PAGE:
I think I know why the Prodigal Son eventually headed back home. It wasn't out of guilt or sorrow. It was because he didn't know how to party. He realized he was just no good at worldliness. He was a second-rate high-lifer, a third-rate reveler. When it came to things of the world, he was worthless. His only worth lay in the eyes of his father.

And his complete failure became a victory of sorts. It displayed, at last, the true nature of his heart.

I see that same little drama played out around me, every day — sometimes in small ways, sometimes larger. Time and again, religious souls will lunge to grab that brass ring of worldly acclaim and come up short. And their failure always speaks well of them.

To their everlasting credit, when most LDS playwrights and novelists try to create a debauched, disgusting character, they fail miserably. They get it all wrong. It doesn't ring true. But it does show what's right with them as people. Their mothers and teachers have ruined them for the world. They've been compromised. At some point God put his seal on their hearts and — try as they might — they can't break it. The world laughs at their attempts to blend in. They are doomed to be good.

I once saw a sweet, religious mom portray the gritty mother in "The Glass Menagerie" as a cookie-baking worrywart. Her performance would have driven Tennessee Williams screaming from the theater. It was roundly panned. But the woman won the day in the end.

Seeing her struggle left me a sweet feeling with me. I hated her performance but loved her as a person. Her failure was a badge of honor. It showed what was in her heart of hearts.

I remember attending a version of "The Will Rogers Follies" in Ogden. They got the Will Rogers part right, but the showgirls were covered with so many feathers and rhinestones they could hardly move. Even then they looked embarrassed.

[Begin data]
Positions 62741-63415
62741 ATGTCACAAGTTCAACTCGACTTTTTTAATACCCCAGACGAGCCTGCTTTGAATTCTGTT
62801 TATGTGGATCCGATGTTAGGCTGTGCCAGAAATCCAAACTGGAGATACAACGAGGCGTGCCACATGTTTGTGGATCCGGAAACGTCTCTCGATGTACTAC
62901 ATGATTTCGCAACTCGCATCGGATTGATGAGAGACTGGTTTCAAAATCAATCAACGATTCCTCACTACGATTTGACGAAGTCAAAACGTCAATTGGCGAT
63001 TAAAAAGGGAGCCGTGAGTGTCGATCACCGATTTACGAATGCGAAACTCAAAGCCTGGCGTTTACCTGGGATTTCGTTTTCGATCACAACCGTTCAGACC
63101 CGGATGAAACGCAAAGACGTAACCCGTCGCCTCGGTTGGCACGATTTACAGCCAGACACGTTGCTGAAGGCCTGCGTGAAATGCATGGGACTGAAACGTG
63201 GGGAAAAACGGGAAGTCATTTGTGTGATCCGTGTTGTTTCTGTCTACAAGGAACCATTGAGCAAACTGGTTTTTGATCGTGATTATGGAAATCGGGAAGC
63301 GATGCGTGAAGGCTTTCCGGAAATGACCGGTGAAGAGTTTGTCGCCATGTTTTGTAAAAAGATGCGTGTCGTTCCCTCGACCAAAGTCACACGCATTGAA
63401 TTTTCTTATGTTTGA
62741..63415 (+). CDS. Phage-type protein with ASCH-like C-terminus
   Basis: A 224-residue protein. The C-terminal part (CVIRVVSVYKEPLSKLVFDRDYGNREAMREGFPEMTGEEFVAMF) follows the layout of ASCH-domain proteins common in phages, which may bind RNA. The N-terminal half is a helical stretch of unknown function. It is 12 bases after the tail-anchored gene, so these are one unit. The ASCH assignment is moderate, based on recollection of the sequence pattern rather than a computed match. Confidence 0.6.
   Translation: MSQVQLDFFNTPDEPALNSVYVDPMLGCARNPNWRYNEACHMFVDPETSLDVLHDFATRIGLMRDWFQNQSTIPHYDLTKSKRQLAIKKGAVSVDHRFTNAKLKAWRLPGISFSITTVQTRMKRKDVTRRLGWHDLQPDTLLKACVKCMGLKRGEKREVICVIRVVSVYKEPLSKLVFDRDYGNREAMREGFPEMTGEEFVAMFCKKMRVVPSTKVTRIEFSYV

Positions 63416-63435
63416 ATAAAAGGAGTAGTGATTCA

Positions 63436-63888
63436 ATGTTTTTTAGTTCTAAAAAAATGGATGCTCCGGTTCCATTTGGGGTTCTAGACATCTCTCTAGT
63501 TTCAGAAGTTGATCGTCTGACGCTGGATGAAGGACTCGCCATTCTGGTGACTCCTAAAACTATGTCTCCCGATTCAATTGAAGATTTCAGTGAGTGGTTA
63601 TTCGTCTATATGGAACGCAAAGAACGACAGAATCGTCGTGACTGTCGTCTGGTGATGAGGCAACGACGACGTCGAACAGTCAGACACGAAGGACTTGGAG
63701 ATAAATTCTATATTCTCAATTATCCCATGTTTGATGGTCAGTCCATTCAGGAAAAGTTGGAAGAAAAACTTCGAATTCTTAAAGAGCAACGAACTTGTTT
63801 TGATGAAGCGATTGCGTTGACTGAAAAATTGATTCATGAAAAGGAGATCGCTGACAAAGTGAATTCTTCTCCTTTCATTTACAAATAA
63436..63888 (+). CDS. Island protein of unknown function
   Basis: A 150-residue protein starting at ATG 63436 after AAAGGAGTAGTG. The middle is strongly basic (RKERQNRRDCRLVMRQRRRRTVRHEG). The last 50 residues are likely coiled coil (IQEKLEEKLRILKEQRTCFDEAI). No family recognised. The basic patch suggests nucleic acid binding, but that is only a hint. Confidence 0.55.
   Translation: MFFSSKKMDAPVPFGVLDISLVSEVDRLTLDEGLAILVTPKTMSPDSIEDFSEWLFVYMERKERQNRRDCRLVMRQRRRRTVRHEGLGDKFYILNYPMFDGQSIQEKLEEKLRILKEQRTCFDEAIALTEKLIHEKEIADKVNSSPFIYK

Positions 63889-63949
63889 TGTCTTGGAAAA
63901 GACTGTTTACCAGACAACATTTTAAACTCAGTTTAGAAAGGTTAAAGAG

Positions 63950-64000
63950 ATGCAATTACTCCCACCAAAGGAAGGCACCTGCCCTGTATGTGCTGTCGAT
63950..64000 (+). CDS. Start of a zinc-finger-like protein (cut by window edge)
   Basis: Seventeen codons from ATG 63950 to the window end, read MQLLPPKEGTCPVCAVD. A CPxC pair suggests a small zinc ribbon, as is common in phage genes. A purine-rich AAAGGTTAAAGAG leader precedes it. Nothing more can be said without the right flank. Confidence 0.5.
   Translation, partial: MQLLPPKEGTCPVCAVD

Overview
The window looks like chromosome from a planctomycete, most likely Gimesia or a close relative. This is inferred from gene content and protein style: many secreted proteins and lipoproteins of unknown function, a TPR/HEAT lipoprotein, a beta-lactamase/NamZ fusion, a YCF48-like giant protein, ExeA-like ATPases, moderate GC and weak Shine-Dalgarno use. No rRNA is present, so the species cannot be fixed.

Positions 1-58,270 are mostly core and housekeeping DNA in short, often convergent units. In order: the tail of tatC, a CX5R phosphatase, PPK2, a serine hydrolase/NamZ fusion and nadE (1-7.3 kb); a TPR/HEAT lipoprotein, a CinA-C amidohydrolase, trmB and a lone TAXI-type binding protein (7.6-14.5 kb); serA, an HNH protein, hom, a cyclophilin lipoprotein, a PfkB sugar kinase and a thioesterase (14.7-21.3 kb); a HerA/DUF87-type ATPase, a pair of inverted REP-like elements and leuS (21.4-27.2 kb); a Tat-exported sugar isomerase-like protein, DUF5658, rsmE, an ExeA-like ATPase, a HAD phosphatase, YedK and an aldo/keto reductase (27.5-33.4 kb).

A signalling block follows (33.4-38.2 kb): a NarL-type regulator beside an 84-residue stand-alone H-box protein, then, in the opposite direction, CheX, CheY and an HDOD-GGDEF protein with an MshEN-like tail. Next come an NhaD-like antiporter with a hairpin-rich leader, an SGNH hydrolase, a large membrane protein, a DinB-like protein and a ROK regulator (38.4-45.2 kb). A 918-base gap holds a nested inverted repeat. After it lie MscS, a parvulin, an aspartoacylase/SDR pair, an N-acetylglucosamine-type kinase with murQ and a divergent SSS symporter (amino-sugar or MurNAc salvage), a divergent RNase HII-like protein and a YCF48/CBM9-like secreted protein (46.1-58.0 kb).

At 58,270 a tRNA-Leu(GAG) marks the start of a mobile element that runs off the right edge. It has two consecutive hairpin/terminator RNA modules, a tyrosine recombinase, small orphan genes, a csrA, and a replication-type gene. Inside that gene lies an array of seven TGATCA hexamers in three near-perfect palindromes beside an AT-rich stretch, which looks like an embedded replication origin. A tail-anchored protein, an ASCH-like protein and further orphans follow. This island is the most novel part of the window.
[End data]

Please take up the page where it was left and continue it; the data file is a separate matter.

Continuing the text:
It made me smile. As showgirls, they were losers. As people, they won.

The little community theater near my home plans to take its own run at that same show. Given the community standards there, I'm expecting showgirls in burqas.

Over the years I've read LDS novels that tried to be edgy but came off as adolescent. I've watched Christian rock singers try to rebel on stage, but only call to mind "bad boys" who talk during Sunday School.

I've seen Bible-minded dancers try to move in erotic ways but only generate a feeling of vulnerability.

The question is why do they even bother? Why do they even try?

The answer is they try because glory and glamour are more seductive than goodness. They try because the little devil perched on the left shoulder of befuddled cartoon characters is always more witty and interesting than the sad-sack angel perched on the right.

They try because, like the Prodigal Son, they can't resist the world.

And when they fail and return, like the prodigal son, when they "come to themselves" and realize how badly they mimic the world, the father gives them that rave review they've been longing for. As they walk back up the path home — heads bowed, hearts in their hands — they receive, at last, the standing ovation that never came their way when they dabbled in the "follies" of the world.

E-mail: jerjohn@desnews.com